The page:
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    Don’t let your tools to curb the opioid epidemic go to waste

    Many of the current tools aimed at combatting the opioid crisis may be underused, according to a new survey.

    Prime Therapeutics (Prime) conducted an online survey in August of 1,014 U.S. adults aged 18 years and older drawn randomly from a large national consumer panel.

    Opioid education, guidance is lacking

    Most survey respondents believe that opioid addiction is a serious problem (87%, compared to 90% for illegal drugs and 49% for cigarettes and 48% for alcohol). Fifty percent are concerned about becoming addicted to opioids themselves if they should receive a prescription, and 28% are very concerned. To improve safety, 72% say medical professionals should offer alternative, non-opioid pain treatments. 

    Other findings include:

    • 44% of respondents see physicians and prescribers as best equipped to help solve the opioid crisis, while only 9% believe the government can solve the issue.

    • 62% of those who say it is up to patients to solve the opioid crisis say this is because of personal responsibility, specifically self-control. 

    • 51% report having taken opioids. Of those, 68% report discussing how to take the medication with a medical professional, 51% report discussing potential side effects, 25% report discussing the potential for addiction, and even fewer report discussing what to do in case of emergency (11%).

    Safe disposal is critical knowledge gap

    Regarding safe disposal, respondents taking opioids report they may not know how to safely dispose of unused medications.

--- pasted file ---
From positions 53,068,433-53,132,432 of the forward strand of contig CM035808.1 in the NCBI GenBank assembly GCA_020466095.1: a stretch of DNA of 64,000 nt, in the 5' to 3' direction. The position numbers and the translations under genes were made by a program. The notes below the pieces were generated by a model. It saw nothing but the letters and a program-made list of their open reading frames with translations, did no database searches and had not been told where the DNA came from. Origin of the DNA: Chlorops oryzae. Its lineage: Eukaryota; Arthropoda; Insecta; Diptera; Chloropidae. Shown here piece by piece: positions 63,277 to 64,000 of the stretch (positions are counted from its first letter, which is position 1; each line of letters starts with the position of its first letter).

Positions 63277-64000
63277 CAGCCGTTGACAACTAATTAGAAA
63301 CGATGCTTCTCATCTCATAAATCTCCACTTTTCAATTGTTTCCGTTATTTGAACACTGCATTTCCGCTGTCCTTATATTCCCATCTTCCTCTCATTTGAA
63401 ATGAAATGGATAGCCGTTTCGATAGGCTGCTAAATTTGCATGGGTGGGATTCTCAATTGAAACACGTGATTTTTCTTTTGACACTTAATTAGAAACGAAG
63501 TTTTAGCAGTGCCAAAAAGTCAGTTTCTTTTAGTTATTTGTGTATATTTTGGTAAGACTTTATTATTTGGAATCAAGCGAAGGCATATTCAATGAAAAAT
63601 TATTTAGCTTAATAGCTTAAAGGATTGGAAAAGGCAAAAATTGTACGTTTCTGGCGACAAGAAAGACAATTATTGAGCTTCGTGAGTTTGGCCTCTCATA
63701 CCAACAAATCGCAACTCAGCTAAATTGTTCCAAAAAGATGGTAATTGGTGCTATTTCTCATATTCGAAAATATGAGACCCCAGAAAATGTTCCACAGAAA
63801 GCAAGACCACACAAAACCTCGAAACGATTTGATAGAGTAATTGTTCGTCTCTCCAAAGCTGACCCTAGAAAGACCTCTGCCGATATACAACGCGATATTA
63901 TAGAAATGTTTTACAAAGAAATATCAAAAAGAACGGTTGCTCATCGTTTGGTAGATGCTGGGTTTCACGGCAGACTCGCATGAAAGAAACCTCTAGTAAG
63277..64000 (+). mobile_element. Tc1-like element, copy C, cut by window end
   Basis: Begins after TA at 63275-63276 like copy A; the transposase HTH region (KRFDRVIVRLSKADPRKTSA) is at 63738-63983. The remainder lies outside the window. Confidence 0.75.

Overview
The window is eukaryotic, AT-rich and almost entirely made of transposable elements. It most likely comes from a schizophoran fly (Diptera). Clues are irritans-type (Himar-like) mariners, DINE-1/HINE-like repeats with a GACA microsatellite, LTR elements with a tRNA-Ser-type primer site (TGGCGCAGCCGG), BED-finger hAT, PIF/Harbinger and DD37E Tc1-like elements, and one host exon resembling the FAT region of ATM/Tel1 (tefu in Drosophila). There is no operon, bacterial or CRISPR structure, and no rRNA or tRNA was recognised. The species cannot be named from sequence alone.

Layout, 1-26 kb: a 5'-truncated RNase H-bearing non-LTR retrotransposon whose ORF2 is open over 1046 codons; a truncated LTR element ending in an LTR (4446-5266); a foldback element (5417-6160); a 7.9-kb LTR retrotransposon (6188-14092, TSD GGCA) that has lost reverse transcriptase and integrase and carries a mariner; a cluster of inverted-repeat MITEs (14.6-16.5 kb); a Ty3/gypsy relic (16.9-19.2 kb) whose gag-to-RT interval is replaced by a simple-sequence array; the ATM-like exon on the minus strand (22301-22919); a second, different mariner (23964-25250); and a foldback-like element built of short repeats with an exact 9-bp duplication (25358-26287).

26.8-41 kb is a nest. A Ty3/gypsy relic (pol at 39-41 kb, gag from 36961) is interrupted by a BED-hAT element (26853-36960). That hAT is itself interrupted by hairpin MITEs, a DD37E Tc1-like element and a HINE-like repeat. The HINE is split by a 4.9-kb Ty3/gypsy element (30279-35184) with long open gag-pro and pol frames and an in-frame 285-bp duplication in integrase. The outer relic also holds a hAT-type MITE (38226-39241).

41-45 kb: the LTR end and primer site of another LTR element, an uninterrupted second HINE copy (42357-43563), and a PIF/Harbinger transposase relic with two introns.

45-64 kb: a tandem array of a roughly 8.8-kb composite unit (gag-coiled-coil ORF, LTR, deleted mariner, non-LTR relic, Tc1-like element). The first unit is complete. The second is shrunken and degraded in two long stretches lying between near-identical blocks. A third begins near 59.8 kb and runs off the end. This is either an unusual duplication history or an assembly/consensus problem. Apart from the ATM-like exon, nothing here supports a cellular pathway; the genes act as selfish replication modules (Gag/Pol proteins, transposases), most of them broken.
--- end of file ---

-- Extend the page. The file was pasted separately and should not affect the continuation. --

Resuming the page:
The survey found:

    • 17% had spoken with a medical professional about how to safely dispose of unused medicine.

    • 59% dispose of old medicine in some way, but 23% do not.

    • 24% of those who dispose of their medication throw it in the garbage and 21% keep the medication in case they need it again.

    • 15% dispose of the old medication by flushing it down the toilet and 2% give it to a friend or relative.

    • 27% have used a take program to dispose of old medicine. 
     

    Getting ahead of the problem

    GavrasGavras

    “Clearly, opioid deaths have reached crisis levels in this country,” says Jonathan Gavras, MD, chief medical officer for Prime. “And while illicit use of street drugs such as heroin, fentanyl, and other more powerful drugs is significantly contributing to today’s epidemic, we still need to be diligent on measures to promote safe prescription drug use. That means we all should work to do even more—the healthcare community, the government, first responders, and others. This crisis needs an ‘all-hands-on-deck’ approach.”

    Offering providers the right tools and supporting patient education is key, according to Gavras. “That includes having conversations about safety and safe disposal with patients, and intervening with those identified to be high-risk users,” he says.

    One piece of Prime’s Controlled Substance Management Program allows the PBM to support prescribers by monitoring for unsafe use and alerting prescribers early to patients who may be receiving opioids from multiple prescribers or multiple pharmacies that the physician may not know about. 

    Prime also recently joined forces with Walgreens, and several other health organizations, to expand access to safe medication disposal kiosks in Walgreens stores. The campaign, will add 900 disposal kiosks to 600 kiosks already located in 45 states and the District of Columbia.

    “We hope to collect 300 tons of unwanted medication over the next two years,” Gavras says. “Making these widely available and easy for people to clean out their medicine cabinets will help.” 

    Next year Prime will launch a predictive model that will help identify members early in their controlled substance use who have similar characteristics to those that currently misuse controlled substances.

    “This will allow us to alert prescribers even sooner, and we hope to intervene before misuse even occurs to provide patients with the appropriate and safe means to address their pain,” Gavras says.

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